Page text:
The age of the patients ranged from 18 to 65 years, the most common age group being 21–30 years. Das Makheja et al. and Rehmani et al. also reported 21–30 years as the most common age group for the presentation of pancytopenia [8],[10]. In other studies, 12–30 and 21–40 years age groups were the most common age groups for presentation of pancytopenia [11],[12]. On the contrary, Dasgupta et al. and Tariq et al. reported 41–50 years as the most common age group for cases with pancytopenia enrolled in their studies [3],[13].

The most common presenting symptom of pancytopenia was a generalized weakness which is in concordance with other similar studies [6],[9]. The next most common symptom was fever. The same was observed by Mansuri and Thekdi and Vaidya in their respective studies [6],[9], while in the studies by Khodke et al. and Shafiq et al., fever was the most common presenting complaint [11],[14].

Another common symptom of pancytopenic patients was breathlessness which is observed in previous studies too [6],[14]. Other presenting symptoms in this study were easy fatigability, abdominal pain, bleeding manifestations, loss of appetite, yellowish discoloration of eyes, rashes, swelling of feet, and swelling in the abdomen.

Pallor was universally seen in all the patients. Icterus was present in 13% of patients. Similar observations were made in other studies also [6],[13]. Other signs were pedal edema, alopecia, petechiae, ecchymoses, purpuric patches, gum hypertrophy, and bleeding gums. Splenomegaly was present in 20% of patients; similar to the observation in other studies [8],[9],[12],[13]. Hepatomegaly alone was found in 5% of patients only; a similar finding was reported in the previous studies done by Tariq et al., Devi et al., Rehmani et al. and Vaidya [8],[9],[12],[13]. However, few other studies have reported a higher incidence of hepatomegaly [6],[11],[15]. Hepatosplenomegaly was seen in 16% of pancytopenic patients. Mansuri and Thekdi and Devi et al. also reported similar incidences of hepatosplenomegaly in their enrolled participants [6],[12].

In this study, the majority (74%) of cases were vegetarians. Premkumar et al. also reported similar results [16]; however, most of the previous studies have not considered dietary habits. Of all patients, 58% were found to have vit B12 deficiency, and 25% of patients were FA deficient (Normal serum levels of vit B12 were taken as 180–971 pg/ml and those of FA were taken as >6 ng/ml). Combined vit B12 and FA deficiency were found in 19% of patients. Another study also reported that vit B12 deficiency was more common than FA deficiency and combined B12 and FA deficiency was present in 12.3% of patients [8]. Premkumar et al. found vit B12 deficiency in 81% of their study patients, FA deficiency in 7%, and combined vit B12 and FA deficiency was found in only 3.5% of patients [16]. The majority of the studies did not get both serum vit B12 and FA levels. Serum ferritin levels were also measured in all the patients and low levels were found in 7% of patients. In another study, low serum ferritin levels were seen in 17.14% of patients [16].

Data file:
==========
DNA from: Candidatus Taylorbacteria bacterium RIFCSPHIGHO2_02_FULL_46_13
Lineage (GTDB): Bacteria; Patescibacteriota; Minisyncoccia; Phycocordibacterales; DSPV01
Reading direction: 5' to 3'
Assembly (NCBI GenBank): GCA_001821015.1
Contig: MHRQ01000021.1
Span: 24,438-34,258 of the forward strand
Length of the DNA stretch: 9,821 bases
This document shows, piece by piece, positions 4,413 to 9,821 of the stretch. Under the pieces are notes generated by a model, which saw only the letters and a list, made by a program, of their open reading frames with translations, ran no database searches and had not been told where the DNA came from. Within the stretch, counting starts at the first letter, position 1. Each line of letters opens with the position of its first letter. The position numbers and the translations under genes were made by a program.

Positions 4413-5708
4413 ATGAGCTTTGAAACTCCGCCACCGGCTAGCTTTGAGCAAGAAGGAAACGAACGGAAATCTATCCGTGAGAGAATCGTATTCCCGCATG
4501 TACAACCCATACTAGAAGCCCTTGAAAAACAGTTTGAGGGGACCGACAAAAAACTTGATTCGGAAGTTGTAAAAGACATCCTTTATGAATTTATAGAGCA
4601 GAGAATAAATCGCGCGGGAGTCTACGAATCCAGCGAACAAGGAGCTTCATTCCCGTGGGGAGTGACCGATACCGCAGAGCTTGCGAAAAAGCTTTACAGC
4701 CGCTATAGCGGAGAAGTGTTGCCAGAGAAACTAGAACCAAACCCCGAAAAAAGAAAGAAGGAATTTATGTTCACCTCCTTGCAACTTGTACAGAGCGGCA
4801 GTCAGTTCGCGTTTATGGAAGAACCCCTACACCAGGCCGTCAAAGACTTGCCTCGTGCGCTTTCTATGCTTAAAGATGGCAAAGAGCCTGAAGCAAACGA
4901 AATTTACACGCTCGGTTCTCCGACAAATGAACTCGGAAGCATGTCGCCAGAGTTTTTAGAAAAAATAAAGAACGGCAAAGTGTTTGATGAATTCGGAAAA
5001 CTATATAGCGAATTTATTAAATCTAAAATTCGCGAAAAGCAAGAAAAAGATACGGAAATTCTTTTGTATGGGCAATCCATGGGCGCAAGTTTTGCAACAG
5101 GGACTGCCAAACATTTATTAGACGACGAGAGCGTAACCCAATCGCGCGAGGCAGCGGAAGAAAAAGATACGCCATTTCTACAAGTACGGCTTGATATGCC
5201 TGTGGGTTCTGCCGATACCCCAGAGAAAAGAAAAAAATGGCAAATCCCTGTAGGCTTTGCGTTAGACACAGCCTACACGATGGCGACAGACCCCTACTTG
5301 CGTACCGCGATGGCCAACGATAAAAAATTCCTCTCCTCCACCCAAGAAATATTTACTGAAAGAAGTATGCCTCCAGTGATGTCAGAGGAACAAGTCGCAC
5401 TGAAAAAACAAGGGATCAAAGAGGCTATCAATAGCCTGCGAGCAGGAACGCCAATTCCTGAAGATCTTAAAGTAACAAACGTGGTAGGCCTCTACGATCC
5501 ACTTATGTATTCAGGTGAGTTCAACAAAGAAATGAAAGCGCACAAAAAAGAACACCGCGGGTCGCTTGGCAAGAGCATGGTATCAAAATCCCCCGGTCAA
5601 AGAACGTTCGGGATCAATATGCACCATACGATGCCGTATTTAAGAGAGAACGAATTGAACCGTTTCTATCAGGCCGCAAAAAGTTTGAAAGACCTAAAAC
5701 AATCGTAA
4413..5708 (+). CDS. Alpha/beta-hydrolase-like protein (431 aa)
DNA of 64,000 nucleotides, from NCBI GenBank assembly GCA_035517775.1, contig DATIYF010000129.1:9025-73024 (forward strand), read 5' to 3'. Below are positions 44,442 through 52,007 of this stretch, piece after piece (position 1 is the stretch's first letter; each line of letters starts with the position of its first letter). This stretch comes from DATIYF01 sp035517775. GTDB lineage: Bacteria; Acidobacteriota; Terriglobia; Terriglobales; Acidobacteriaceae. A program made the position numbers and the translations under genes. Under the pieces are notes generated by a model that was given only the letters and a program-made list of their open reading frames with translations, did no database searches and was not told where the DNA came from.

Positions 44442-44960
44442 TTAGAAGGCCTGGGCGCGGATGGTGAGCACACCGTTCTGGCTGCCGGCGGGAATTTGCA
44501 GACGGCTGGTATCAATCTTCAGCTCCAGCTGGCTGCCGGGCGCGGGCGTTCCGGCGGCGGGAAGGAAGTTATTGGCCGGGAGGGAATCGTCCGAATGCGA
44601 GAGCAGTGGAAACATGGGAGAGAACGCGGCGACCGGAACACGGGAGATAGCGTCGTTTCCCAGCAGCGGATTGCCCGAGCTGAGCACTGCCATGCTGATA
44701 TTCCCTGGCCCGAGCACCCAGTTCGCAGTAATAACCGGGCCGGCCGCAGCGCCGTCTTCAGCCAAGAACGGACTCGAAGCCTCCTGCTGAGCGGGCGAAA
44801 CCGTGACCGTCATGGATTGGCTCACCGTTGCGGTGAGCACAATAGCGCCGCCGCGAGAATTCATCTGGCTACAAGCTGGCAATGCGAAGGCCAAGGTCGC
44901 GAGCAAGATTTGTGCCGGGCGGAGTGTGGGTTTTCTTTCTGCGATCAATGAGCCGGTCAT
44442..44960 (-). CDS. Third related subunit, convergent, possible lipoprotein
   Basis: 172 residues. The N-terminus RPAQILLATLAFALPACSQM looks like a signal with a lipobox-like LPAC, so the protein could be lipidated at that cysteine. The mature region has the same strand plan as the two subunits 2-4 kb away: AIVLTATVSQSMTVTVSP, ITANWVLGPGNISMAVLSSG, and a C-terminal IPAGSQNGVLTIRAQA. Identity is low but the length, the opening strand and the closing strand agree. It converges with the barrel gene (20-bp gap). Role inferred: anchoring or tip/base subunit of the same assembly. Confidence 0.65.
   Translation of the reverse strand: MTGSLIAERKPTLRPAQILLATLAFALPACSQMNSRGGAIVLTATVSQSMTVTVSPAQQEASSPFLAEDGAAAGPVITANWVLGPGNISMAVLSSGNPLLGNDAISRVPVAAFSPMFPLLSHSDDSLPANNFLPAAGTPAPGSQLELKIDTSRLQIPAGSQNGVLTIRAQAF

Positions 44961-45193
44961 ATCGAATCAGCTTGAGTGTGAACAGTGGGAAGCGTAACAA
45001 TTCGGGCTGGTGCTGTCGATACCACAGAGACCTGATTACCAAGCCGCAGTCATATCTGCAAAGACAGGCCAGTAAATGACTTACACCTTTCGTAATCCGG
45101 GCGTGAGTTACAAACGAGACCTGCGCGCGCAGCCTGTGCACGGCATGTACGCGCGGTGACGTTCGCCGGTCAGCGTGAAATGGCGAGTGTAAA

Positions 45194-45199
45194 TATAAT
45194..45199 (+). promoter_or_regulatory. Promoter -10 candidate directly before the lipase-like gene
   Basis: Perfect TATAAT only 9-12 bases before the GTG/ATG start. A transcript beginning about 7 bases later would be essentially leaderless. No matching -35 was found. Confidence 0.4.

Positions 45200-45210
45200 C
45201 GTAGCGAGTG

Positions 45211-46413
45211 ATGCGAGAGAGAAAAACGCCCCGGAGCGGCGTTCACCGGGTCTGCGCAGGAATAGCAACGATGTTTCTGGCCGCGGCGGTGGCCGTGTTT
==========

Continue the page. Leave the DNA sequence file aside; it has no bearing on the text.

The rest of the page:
In the present study, MA emerged as the most common cause of pancytopenia accounting for 37% of all cases, as also observed in recent similar studies [5],[6],[7],[9],[17]. The prevalence of MA in various other studies done on pancytopenia varies from 13.2% to 74% [4],[8],[10],[11],[12],[13],[14],[15],[18],[19],[20],[21],[22]. The diagnosis of MA in the present study was established by characteristic BM findings. Out of 37 patients of MA, two were on antiepileptics (one each on phenytoin and valproate) and another one was on antipsychotic (risperidone). Hence, these drugs might have contributed to the occurrence of MA in these patients.

Vit B12 deficiency was found among the majority (89.19%) of patients with MA, while FA deficiency was found in 35.14% of patients of MA. Combined vit B12 and FA deficiency were found in 29.73% of MA patients. The deficiency of vit B12 or FA correlated well with the diagnosis of MA on BM examination in comparison to other etiologies of pancytopenia. A similar study done by Aziz et al. reported that 77.77% of MA patients had vit B12 deficiency and 22.33% were deficient in FA [23]. In another study, vit B12 deficiency was found in 91% of MA patients and FA deficiency was found in 5% of MA patients [16].

The high prevalence of MA correlates with a high prevalence of nutritional, i.e., vit B12 and FA deficiencies [11]. These nutrients have a critical role in the synthesis of DNA. As a result, patients develop disordered RBC, WBC and platelet proliferation, which subsequently leads to pancytopenia and altered immune function [24]. MA is found to be an important cause of pancytopenia in various Indian studies because of the high prevalence of nutritional anemia in the Indian subcontinent [25]. A possible explanation for these nutritional deficiencies in our country could be the various chronic inflammatory disorders of the gut like chronic diarrheas, malabsorption, chronic alcoholism, Helicobacter pylori infection, poor nutrition, long-term use of certain drugs that interfere with vit B12 and FA metabolism, and absorption including antiepileptics, antipsychotics, methotrexate, anticancer drugs, etc.

The second-most common cause of pancytopenia in this study was DA (26%). Kulkarni et al. and Khan et al. reported prevalence of DA at 36% and 21%, respectively [4],[7].